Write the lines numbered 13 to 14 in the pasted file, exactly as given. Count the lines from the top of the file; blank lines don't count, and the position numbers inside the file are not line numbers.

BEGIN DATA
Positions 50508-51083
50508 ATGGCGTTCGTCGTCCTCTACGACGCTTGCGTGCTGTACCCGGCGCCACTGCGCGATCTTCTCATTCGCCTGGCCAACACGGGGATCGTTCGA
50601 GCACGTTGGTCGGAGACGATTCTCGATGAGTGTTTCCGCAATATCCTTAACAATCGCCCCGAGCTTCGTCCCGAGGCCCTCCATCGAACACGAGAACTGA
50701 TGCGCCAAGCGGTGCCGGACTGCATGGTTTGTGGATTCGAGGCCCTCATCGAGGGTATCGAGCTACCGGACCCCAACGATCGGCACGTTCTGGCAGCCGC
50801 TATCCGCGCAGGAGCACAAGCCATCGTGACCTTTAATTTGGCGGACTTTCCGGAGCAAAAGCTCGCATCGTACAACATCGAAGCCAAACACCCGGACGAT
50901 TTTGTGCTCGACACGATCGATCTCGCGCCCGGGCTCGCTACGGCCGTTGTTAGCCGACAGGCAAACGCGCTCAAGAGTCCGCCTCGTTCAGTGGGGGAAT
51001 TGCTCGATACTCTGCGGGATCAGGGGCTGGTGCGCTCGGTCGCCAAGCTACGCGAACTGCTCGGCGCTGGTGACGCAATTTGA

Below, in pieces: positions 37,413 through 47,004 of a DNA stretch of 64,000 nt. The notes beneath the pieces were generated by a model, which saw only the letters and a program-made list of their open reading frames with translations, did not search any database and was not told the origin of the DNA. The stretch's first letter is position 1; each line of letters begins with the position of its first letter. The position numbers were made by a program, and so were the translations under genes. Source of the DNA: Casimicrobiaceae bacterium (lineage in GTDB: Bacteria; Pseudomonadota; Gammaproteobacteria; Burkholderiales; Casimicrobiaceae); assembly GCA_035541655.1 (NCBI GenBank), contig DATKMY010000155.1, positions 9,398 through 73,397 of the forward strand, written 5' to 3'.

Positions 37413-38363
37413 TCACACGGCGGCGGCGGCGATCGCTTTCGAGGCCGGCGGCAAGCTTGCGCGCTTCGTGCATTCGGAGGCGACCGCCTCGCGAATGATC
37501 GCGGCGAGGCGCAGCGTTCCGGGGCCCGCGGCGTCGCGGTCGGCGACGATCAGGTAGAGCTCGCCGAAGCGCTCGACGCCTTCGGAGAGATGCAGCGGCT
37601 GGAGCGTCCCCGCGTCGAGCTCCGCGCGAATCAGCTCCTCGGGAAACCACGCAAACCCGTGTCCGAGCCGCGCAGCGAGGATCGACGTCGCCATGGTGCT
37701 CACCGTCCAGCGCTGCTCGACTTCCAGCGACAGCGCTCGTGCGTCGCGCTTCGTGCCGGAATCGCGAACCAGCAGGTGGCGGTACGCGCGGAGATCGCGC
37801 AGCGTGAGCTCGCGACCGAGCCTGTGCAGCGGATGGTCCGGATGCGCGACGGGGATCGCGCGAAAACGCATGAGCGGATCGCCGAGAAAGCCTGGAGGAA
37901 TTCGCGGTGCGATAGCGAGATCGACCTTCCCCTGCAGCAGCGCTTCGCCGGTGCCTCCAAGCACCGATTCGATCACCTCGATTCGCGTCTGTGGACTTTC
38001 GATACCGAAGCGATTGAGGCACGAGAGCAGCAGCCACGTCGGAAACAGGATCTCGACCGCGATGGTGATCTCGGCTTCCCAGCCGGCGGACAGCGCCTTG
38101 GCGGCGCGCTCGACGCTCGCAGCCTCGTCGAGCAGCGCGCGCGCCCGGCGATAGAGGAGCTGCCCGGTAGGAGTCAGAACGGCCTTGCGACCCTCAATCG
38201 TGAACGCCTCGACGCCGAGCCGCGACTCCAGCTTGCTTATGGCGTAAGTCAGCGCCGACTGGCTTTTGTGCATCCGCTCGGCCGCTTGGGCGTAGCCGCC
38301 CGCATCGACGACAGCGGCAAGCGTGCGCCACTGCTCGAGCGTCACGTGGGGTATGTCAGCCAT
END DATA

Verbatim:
37701 CACCGTCCAGCGCTGCTCGACTTCCAGCGACAGCGCTCGTGCGTCGCGCTTCGTGCCGGAATCGCGAACCAGCAGGTGGCGGTACGCGCGGAGATCGCGC
37801 AGCGTGAGCTCGCGACCGAGCCTGTGCAGCGGATGGTCCGGATGCGCGACGGGGATCGCGCGAAAACGCATGAGCGGATCGCCGAGAAAGCCTGGAGGAA